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Rosie Wilby: I Am Nesia (The Science Of Errr..)

Rosie Wilby: I Am Nesia (The Science Of Errr..)

Show type: Edinburgh Fringe 2008

Have you ever lost your car keys / mobile phone / house? Forgotten your partner's birthday / name? Forgotten how annoying your ex was and got back together with them? Had a friend who can remember the 15th April 1987 in precise detail? – particularly the really humiliating and embarrassing thing that you did on that day? This show is for you…

Frustrated science graduate Rosie Wilby embarks on an investigation into the human memory, fitting in some spoof Greek mythology and neuroscience and tracking down the UK memory champion on the way, but can't help being distracted by playing games and telling her life story.


Starring Rosie Wilby


Original Review:

I Am Nesia is a show about memory. Amnesia. Geddit? Oh, please yourselves…

The irony is that for all Rosie Wilby’s considerable sexy-geek charm, this very brief show is actually rather forgettable.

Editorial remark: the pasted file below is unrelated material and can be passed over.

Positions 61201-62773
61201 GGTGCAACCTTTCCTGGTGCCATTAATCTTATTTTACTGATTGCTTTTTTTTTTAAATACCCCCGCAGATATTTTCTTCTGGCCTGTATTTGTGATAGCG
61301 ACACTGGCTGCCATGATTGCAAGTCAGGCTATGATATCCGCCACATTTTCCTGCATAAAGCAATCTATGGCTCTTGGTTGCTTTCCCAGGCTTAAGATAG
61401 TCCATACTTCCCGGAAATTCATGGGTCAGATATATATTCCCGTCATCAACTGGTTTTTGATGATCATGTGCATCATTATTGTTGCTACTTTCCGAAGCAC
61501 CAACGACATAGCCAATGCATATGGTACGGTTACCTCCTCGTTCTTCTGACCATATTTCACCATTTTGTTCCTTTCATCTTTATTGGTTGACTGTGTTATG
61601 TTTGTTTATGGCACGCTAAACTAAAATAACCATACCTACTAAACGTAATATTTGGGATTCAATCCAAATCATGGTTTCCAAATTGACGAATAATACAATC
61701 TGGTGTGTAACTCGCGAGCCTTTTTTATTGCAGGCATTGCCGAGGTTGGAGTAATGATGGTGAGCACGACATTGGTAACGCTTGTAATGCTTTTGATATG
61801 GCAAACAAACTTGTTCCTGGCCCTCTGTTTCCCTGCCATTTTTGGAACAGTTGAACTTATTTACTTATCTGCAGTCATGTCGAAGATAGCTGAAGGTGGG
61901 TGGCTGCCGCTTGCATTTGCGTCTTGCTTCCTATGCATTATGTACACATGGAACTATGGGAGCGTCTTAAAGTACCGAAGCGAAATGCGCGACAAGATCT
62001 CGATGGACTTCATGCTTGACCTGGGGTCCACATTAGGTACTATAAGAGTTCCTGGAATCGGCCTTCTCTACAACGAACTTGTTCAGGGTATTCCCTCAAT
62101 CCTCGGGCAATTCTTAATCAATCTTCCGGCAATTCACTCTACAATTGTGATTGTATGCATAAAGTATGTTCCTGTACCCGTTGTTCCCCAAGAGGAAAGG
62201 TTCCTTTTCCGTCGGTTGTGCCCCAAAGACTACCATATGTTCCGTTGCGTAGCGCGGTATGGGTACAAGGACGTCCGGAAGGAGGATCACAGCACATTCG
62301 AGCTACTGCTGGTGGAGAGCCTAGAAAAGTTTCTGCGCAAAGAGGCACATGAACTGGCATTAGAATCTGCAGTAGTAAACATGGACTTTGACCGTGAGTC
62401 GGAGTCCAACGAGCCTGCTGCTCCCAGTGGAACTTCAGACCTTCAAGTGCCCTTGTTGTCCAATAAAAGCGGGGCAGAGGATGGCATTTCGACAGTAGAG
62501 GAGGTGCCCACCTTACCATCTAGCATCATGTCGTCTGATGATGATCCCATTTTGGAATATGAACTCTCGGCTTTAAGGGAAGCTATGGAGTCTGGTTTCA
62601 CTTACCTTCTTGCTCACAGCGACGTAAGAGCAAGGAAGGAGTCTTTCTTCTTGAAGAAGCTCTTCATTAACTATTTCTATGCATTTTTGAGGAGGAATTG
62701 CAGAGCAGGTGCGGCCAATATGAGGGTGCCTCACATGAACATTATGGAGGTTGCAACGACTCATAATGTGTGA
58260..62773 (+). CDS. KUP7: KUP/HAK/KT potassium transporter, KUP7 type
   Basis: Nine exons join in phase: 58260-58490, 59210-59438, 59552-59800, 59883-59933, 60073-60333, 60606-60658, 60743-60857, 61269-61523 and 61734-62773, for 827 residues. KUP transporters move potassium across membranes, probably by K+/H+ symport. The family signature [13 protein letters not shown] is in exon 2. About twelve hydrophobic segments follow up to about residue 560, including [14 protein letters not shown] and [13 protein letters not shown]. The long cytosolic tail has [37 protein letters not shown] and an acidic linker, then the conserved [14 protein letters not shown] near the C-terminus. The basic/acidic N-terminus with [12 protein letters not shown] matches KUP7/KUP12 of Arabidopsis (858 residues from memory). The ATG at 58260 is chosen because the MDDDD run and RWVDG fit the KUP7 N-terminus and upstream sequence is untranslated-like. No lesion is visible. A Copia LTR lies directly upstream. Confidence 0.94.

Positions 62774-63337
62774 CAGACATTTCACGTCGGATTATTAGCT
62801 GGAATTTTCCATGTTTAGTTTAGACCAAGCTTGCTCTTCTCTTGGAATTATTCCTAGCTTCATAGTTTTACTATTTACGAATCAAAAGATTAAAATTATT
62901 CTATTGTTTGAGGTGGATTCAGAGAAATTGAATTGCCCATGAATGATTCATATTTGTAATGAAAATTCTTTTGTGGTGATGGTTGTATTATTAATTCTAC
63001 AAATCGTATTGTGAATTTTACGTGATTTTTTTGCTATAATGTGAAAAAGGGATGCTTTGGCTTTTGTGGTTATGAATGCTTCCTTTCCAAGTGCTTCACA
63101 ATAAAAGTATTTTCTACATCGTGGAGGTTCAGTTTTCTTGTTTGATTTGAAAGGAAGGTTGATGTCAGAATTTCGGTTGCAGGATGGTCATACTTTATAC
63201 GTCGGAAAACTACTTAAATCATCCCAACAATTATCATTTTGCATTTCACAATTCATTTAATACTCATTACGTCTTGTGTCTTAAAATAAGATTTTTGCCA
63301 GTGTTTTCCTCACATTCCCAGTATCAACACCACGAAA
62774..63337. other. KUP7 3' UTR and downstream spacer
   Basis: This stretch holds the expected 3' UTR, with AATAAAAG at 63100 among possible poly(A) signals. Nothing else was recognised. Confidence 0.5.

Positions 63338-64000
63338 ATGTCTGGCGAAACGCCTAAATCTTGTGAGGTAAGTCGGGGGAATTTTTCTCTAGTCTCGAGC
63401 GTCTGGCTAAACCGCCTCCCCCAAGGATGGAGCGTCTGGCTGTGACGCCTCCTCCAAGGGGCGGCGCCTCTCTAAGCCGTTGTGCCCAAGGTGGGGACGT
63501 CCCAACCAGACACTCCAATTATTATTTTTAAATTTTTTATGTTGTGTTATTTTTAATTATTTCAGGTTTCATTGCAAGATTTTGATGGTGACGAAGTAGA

She rattles around various ideas concerning memory, from how the brain stores information to mnemonics to aid recall. A lot of this core material is essentially dry scientific stuff, but Wilby crashes through it engagingly, with lots of nervous energy, and a charming smile.

The big joke is that she keeps abandoning her main thread to talk about all the people she’s previously slept with, often using them as ‘hypothetical’ examples to illustrate her points. Only after an extended diversion does she suddenly remember ‘but this isn’t about me!’ and return to the narrative.

This saucy device is funny once, but its over-use means proceedings become samey and predictable; and if you’re over-repeating yourself in a show that only runs for about 40 minutes, rather than the advertised 50, it suggests ideas are thin on the ground.

She’s still relatively new, still trying to find her feet, and while she can certainly hold the room, the material is still patchy. There are a smattering of sharp lines here, such as her ‘locker gremlin’ prank or teasing the audience about her supposedly dead sister, but overall the writing lags her hugely engaging presence by quite some distance.

Reviewed by: Steve Bennett


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